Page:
During the turmoil the company stock price has dropped. Stock sat at about $10 per share last year in August. On Aug. 18 of this year, it closed at $4.09 per share, which is actually an increase from about $3 per share in May when the SEC investigation was announced.

“We are working to resolve these matters as quickly as possible and we remain intensely focused on executing our business strategy of growing revenue and lowering costs,” said Paul Toback, chairman, president and CEO of Bally in a press release from the company.

Bally has several options for digging out of the situation, but it all depends on their strategic plan, what controls they want to maintain, what relationships they have with their debt institutions and what findings come out of the government investigation, said Caro.

“There is a whole host of opportunities for what they could do in the future in terms of identifying new capital, dealing with debt requirements, dealing with perhaps reviewing all of their sites and trying to free themselves up from less successful sites or less clustered sites,” said Caro.

Zarnett said that Bally must drive stronger incremental membership and higher EBITDA as well as reduce debt burden.

“That could take place in getting a partial or full sale of the company, which is probably a strong resolution because they need to have lower debt,” Zarnett said. Besides a sale of all or some of their clubs, the company could sell off their receivables, franchise out some of their clubs or move from a public to a private company, said Caro.

Another option would be to file Chapter 11.

“No one wishes them ill will, but if they are going through a tough time, they ought to go through it,” said Caro. “If they need to file Chapter 11, then they should do it.”

Bankruptcy filing wouldn't be the end of the world, Caro said. “I have watched clubs that have gone through Chapter 11, and they have come out stronger,” he said. Club members might not even notice a change in their memberships since the clubs themselves would probably stay open under someone's control.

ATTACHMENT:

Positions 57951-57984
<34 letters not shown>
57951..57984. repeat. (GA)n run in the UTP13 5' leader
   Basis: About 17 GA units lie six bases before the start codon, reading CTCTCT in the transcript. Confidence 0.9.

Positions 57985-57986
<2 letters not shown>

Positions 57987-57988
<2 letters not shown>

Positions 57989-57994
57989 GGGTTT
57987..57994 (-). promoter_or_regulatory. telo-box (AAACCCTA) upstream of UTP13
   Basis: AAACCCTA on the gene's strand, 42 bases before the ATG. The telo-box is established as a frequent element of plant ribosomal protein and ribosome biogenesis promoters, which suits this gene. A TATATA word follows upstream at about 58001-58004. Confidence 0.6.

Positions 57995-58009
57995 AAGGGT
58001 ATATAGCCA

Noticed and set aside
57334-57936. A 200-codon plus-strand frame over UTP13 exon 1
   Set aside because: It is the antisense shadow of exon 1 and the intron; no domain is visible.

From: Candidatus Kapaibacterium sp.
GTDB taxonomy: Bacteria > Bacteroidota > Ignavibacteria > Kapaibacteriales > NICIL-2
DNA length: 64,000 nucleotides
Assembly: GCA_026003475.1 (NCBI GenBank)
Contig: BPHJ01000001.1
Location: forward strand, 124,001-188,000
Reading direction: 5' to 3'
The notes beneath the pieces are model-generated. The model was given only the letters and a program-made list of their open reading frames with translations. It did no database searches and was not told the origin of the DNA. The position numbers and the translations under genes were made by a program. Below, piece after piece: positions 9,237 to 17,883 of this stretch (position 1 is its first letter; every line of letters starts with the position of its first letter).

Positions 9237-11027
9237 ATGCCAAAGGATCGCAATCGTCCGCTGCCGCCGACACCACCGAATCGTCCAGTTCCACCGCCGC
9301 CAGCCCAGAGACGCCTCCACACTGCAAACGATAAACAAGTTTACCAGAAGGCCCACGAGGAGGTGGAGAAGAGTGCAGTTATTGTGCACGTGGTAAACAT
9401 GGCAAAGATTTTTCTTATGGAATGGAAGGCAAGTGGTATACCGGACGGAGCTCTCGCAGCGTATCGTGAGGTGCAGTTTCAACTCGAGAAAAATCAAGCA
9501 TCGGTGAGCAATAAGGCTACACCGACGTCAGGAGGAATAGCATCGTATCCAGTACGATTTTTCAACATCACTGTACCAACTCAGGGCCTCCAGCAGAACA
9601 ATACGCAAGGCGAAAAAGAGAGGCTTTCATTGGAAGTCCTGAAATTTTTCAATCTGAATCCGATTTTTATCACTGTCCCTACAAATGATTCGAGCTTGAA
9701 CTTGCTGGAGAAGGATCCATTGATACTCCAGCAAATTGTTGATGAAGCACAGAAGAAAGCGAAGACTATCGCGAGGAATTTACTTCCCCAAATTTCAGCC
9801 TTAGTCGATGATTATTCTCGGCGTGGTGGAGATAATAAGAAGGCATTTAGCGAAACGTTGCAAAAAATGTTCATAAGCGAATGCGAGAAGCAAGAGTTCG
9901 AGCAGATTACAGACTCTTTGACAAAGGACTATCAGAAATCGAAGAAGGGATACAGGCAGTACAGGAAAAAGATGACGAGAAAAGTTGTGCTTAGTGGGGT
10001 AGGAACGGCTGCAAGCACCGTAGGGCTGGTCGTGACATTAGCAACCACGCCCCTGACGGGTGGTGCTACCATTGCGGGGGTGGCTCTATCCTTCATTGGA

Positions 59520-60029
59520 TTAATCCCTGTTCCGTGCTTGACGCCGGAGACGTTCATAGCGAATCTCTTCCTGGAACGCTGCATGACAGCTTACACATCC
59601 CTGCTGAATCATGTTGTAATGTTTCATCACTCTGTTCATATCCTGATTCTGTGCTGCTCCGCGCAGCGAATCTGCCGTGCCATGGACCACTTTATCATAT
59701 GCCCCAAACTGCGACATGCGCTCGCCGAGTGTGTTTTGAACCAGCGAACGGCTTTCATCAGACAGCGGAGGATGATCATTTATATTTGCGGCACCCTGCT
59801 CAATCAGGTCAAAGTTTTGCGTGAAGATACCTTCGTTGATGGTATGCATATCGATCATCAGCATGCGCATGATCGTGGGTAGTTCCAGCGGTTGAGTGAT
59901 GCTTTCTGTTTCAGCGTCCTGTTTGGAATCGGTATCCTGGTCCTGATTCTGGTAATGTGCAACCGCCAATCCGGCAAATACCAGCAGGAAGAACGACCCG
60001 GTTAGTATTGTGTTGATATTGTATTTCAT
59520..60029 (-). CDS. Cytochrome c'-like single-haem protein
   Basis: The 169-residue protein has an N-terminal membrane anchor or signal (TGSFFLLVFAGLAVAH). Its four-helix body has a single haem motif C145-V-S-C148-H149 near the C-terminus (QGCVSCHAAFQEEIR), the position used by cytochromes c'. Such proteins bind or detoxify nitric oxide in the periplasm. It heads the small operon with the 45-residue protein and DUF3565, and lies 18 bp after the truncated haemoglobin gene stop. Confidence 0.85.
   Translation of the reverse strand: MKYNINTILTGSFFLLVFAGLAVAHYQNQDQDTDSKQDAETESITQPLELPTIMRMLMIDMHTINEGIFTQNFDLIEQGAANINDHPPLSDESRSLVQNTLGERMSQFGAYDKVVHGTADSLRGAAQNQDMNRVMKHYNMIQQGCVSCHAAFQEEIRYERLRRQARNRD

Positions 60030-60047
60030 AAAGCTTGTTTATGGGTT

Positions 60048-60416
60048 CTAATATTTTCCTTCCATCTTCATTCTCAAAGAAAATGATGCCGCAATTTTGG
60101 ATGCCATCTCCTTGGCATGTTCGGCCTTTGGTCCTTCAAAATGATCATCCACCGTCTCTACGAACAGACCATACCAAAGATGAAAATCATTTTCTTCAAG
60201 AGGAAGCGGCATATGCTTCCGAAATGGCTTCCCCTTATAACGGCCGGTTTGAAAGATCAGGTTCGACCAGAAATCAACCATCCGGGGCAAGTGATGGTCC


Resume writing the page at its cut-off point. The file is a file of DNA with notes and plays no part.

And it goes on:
However, Zarnett didn't think that bankruptcy was imminent for Bally. “That depends on other factors,” he said.

When contacted for comments about issues reported in this story, a Bally spokesperson said that the company is in a “quiet period” until the company announces earnings and, therefore, could not comment at this time.

Timeline of the Troubled Times at Bally

February 2004:

17 — New York State attorney general announces an agreement with the company that will “significantly reform its sales and advertising practices.”

March 2004:

30 — Ernst & Young resigns as Bally's accounting and audit firm.

April 2004:

2 — Bally files an amended annual report for 2003, which includes restated financials and discloses that the company modified its existing internal controls structure.

28 — SEC begins investigation in company's restatement regarding the timing of recognition of certain pre-paid dues.

28 — Bally CFO, John W. Dwyer, resigns but is retained as consultant.

29 — Senior vp of finance, William G. Fanelli, named interim CFO.

May 2004:

10 — Q1 financials show a 2 percent rise in revenues to $244.7 million.

18 — Bally hires KPMG LLP as its new independent auditor to replace Ernst & Young LLP.

27 — Law firms file a class action suit against Bally on behalf of all purchasers of common stock between August 3, 1999 and April 28, 2004.

June 2004:

1 — Liberation Investments and Amalgamated Bank Longfellow 600 Index Fund announce their intention to submit governance proposals at Bally's July stockholder meeting. Chief among the proposals is the separation of the offices of CEO and chairman of the board.

July 2004:

12 — Bally reaches an agreement with the two investment fund groups, who then pull the governance proposals from the shareholder meeting.

29 — Shareholder meeting.

August 2004:

9 — Bally postpones the release of Q2 financial results. Announces possible restatement of past financials.